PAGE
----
An original bedtime story that Terry Magnus used to read to his daughter every night is now a full-fledged novel . . . 20 years later.
And the journey to get there was “incredible,” he says.
The former Oliver high school graduate recently published his book “Hammerstein an Adventure: The Trek to the Land” on Amazon.ca.
The novel is based on characters he made up in a story that he told his pre-teen daughter Sabrina every night before bed.
“She never fell asleep (because she was so engrossed in the story),” Magnus said.
The fantasy tale features a young Hammerstein who leaves city life behind to follow his dream filled with dwarven adventure.
Sabrina was only five years old when the tales of Porqui and Pitar enthralled her. Now she’s 26 and living in Portugal, and is thrilled that the stories she grew up with are now the subject of a book that everyone can enjoy.
Magnus started writing his novel eight years ago, but during the last two years he dedicated all of his time to it. He believed the only way to get it done was to treat it like a full-time job, and he was right.
With all of the distractions at home, it is too easy to put it off, so he had to develop discipline. And he found the only way to really let his ideas flow was to write the story by hand via pencil and paper. Using a computer keyboard just didn’t work for him.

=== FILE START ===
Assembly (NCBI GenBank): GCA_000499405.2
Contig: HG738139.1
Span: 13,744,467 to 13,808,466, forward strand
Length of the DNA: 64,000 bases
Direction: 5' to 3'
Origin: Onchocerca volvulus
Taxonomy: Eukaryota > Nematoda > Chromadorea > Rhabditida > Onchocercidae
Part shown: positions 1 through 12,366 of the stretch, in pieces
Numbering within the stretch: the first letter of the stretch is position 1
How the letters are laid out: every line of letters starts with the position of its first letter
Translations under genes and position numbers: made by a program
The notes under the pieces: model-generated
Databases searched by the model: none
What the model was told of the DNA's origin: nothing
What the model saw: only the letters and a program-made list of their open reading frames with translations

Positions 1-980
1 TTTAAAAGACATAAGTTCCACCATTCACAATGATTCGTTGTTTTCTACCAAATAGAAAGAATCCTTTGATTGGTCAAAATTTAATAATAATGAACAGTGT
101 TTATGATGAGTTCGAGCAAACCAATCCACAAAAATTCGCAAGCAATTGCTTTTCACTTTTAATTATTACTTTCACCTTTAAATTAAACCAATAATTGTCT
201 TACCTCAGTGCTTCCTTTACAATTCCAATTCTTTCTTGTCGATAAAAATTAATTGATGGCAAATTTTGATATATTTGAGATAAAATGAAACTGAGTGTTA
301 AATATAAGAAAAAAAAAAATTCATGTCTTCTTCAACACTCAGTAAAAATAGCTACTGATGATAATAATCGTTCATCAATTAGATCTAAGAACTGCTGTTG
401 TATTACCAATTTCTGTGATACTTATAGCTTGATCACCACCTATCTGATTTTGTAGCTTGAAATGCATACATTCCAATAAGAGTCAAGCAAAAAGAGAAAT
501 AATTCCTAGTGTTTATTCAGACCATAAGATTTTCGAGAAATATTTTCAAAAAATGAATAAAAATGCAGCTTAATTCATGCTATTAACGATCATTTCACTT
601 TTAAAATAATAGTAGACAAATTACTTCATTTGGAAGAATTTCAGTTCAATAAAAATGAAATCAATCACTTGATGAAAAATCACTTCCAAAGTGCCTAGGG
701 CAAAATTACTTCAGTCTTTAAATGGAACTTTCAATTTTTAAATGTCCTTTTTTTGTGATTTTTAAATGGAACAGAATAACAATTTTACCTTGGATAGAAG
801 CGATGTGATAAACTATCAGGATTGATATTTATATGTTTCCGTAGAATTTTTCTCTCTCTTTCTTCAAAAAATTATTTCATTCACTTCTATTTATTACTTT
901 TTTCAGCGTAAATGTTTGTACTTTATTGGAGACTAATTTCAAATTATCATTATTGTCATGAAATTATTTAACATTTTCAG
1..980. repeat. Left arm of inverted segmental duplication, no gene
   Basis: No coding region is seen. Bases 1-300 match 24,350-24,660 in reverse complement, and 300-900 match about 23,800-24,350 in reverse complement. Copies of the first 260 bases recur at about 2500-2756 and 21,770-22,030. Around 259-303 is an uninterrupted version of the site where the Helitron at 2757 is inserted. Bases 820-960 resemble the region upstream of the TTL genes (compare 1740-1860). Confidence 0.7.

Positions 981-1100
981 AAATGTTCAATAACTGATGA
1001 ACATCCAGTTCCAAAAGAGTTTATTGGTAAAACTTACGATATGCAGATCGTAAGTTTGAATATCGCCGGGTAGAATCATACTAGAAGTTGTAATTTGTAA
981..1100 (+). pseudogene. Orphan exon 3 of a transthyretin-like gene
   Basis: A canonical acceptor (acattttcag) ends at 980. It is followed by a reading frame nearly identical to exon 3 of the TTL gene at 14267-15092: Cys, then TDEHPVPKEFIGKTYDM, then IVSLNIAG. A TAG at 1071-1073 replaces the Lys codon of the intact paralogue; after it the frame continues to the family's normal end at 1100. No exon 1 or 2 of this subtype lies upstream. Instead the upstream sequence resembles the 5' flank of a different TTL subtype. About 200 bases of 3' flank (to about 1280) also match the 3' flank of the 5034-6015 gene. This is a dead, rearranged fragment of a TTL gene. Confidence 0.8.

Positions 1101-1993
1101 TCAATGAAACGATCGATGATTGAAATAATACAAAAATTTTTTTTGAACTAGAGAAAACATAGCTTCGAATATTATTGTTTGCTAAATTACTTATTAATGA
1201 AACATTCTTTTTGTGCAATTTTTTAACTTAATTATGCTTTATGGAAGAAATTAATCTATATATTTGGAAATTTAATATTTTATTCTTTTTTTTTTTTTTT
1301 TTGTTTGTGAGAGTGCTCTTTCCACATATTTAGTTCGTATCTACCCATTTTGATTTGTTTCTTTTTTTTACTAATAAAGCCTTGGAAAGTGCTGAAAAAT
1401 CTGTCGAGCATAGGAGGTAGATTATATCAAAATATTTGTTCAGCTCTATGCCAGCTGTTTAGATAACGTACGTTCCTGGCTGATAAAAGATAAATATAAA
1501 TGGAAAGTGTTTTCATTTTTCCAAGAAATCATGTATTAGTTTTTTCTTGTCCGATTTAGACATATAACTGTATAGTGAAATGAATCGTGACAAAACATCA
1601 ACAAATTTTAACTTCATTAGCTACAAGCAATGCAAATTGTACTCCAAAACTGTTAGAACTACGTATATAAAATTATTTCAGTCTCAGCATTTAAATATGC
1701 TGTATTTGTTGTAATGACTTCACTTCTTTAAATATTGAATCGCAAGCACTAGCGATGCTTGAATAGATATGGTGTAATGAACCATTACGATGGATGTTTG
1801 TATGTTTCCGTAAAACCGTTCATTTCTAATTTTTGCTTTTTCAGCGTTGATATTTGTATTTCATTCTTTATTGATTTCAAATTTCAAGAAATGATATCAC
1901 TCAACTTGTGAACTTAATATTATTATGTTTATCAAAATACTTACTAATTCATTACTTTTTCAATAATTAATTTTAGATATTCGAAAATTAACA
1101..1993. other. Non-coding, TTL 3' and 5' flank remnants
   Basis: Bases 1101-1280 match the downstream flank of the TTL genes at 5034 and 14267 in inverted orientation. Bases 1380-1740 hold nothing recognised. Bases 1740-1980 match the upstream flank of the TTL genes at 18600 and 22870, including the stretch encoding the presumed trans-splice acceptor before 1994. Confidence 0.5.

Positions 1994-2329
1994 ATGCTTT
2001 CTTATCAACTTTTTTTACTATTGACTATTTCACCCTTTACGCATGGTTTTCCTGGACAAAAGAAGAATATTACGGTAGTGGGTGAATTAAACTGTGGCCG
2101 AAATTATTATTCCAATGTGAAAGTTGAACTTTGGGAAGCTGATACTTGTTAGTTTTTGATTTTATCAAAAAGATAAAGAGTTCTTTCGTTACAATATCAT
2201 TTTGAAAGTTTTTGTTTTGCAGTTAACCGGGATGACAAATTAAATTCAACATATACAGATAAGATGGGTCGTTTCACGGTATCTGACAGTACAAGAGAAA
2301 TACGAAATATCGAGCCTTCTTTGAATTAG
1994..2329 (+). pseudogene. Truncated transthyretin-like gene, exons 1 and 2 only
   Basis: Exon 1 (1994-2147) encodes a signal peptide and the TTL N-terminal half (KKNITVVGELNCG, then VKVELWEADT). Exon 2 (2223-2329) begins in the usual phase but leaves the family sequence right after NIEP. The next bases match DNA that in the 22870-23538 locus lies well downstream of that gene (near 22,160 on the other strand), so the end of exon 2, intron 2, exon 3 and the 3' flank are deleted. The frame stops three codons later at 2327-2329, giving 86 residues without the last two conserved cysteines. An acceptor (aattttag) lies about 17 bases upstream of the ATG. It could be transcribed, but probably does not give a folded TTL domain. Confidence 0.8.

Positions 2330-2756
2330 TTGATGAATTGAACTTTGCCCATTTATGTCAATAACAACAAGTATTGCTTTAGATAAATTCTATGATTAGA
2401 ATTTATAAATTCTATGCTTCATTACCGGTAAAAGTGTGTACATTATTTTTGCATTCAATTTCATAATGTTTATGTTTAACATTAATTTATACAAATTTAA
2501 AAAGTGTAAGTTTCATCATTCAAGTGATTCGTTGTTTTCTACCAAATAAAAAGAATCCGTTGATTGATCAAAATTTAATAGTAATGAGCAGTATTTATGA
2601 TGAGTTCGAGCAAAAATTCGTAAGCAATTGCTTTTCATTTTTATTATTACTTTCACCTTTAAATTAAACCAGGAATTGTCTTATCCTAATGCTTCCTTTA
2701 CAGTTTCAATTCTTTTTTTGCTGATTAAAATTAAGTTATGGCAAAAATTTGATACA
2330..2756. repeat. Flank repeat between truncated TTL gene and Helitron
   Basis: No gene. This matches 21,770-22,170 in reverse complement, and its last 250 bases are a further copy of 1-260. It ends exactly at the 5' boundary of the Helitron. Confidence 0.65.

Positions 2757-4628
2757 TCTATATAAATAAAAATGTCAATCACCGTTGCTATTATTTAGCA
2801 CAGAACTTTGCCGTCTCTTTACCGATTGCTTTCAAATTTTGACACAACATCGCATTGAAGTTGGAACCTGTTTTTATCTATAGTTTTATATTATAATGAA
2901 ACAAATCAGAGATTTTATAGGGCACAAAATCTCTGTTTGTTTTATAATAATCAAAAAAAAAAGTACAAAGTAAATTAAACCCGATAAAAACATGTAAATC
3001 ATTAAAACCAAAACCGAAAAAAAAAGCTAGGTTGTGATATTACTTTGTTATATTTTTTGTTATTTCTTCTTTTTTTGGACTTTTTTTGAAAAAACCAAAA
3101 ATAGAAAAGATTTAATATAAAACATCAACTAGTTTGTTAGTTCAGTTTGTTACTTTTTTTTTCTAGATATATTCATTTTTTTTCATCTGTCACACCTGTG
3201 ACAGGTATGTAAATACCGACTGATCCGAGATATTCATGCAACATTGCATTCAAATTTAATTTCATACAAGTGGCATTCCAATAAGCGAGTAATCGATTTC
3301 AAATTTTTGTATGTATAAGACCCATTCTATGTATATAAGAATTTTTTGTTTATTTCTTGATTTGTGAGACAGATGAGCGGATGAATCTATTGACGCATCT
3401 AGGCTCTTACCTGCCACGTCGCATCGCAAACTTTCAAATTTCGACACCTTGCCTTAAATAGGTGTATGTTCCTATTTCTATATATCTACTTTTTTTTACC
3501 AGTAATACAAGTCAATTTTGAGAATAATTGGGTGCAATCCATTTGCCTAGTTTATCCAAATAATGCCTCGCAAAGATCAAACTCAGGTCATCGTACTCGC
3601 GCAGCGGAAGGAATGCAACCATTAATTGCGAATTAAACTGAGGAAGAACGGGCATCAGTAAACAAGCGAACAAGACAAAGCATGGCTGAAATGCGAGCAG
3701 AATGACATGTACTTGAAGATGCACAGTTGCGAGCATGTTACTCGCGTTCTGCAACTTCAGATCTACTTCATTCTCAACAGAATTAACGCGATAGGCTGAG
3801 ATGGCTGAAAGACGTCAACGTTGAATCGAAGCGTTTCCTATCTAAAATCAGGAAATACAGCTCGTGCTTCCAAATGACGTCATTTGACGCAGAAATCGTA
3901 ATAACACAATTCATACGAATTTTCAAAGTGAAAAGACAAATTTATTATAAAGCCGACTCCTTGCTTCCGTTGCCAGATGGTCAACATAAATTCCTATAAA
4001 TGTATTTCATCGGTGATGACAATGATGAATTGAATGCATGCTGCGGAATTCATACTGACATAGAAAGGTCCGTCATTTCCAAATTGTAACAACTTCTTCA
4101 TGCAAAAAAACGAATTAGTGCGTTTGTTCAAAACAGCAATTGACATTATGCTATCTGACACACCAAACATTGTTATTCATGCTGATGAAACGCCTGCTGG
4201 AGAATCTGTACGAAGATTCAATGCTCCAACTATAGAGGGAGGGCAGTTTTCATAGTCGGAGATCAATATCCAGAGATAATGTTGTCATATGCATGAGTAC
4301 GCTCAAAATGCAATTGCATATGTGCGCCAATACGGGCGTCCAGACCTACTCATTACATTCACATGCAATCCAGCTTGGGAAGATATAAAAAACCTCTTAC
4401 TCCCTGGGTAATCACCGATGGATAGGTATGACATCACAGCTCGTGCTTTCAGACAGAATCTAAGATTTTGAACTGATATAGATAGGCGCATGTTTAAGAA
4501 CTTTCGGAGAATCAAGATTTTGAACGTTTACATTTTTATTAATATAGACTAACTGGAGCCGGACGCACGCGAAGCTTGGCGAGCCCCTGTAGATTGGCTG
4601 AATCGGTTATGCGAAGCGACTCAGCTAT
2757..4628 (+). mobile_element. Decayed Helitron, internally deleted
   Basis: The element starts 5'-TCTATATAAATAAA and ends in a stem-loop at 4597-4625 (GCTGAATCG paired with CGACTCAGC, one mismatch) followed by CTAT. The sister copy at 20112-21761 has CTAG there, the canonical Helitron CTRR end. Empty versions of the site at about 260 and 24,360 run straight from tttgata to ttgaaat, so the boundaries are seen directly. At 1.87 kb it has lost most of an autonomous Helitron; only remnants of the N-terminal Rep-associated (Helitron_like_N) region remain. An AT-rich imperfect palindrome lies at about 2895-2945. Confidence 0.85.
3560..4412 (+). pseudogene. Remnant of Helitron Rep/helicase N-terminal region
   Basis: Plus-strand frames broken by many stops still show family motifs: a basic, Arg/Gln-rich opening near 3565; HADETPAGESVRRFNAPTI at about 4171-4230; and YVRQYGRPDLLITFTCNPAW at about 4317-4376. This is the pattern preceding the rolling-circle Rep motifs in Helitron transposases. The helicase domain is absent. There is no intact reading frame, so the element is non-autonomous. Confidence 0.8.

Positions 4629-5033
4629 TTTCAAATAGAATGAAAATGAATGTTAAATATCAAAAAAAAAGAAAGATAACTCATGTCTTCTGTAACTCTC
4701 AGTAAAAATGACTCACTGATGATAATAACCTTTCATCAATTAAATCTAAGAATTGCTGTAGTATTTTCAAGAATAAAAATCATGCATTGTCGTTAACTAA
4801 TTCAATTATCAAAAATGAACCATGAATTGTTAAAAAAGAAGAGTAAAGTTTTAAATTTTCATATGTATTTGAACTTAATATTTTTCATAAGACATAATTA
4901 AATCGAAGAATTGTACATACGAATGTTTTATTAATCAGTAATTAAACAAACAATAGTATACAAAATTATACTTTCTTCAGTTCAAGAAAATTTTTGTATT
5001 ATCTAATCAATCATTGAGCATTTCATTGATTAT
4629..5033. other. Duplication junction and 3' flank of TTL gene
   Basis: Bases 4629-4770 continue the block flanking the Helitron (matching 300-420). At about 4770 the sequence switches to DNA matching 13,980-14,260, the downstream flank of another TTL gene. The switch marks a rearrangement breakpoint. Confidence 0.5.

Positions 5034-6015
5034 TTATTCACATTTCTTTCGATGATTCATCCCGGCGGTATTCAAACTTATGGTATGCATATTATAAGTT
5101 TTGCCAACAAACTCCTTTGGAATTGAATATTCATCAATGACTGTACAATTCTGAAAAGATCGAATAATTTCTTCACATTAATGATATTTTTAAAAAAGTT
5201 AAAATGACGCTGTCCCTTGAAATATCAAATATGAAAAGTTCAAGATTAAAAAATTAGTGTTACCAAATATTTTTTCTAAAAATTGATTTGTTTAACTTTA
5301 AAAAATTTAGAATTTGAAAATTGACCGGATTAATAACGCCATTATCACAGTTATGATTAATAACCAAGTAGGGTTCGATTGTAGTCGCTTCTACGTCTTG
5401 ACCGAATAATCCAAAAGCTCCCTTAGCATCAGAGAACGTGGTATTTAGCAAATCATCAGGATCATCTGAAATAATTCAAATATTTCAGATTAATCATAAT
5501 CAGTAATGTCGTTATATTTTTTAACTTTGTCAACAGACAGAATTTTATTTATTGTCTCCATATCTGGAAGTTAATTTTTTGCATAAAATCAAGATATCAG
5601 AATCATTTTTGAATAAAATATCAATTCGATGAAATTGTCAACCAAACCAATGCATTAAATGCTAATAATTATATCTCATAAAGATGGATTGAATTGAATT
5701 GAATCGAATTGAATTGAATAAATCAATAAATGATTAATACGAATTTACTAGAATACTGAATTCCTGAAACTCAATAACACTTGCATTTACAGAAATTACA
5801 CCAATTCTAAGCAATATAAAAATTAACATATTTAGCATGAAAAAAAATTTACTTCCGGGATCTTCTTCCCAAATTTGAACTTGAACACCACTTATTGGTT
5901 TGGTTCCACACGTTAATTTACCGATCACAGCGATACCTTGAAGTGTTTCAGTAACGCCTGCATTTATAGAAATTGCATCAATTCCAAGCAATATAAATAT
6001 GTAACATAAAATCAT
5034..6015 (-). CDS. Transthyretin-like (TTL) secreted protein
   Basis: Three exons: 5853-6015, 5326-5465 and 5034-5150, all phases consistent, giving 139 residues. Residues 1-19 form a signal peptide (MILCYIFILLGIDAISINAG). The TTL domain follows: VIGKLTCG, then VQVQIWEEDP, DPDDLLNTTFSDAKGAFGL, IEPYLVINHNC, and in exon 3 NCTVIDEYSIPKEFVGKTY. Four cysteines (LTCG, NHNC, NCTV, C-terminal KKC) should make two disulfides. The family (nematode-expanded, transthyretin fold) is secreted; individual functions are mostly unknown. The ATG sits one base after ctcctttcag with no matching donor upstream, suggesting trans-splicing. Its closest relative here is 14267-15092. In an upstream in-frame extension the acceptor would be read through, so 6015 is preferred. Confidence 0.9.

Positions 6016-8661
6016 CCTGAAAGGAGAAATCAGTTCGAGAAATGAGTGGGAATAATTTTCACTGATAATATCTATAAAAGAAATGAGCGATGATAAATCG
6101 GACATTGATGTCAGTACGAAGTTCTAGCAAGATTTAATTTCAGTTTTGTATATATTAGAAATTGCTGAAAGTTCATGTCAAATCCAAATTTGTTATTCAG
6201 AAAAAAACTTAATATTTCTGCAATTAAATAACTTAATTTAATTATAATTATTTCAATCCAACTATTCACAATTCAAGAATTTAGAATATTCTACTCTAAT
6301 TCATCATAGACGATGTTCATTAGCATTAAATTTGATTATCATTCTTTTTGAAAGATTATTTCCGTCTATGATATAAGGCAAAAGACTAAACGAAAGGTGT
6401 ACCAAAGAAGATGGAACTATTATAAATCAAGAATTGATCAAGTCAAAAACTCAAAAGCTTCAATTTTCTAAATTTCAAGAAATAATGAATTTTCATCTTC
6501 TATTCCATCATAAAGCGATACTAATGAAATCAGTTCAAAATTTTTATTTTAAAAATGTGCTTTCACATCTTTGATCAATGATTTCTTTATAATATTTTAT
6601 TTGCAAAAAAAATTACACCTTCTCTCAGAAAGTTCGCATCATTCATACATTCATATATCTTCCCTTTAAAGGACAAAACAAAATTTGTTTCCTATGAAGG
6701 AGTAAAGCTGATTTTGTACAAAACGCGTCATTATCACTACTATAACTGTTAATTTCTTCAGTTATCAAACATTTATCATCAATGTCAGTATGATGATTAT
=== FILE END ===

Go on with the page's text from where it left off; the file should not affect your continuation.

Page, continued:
Magnus, 61, was born in Oliver and raised on an orchard operated by his parents, Art and Mary Magnus.
Fast-forward to Grade 12, which ironically saw him failing English, but in a twist of fate, his teacher Robert Bull mistakenly gave him a C-plus (another student’s mark) and passed him.
Magnus had no idea he could write until later on in life. He enrolled in BCIT in Vancouver to study electrical engineering, then worked in the potash mines in Saskatchewan teaching and marketing. He found that technical writing was his specialty.
While working in the mines, Magnus used the unique environment as ideas that formed part of his book.
He reveled in the fact that the workplace was 1.5 kilometres below the surface, where employees drove convertible diesel trucks in huge tunnels, some of which stretched 40 kilometres in one direction.
There were parking lots and little villages down there. “It made me think of a Schwartzenegger or Alien movie,” Magnus said.
Following his work underground, he came up for air and helped a friend market her orphanage with children’s stories. This was the turning point that gave him the confidence to write Hammerstein.
Completing the book has given Magnus an incredible feeling of accomplishment.
“It’s hard to put the pencil down and believe that it’s finished,” he said.
For Magnus, Hammerstein is not only the character’s story, but “my story, our story, the oldest story, a story of hope and greatness.”
By Lyonel Doherty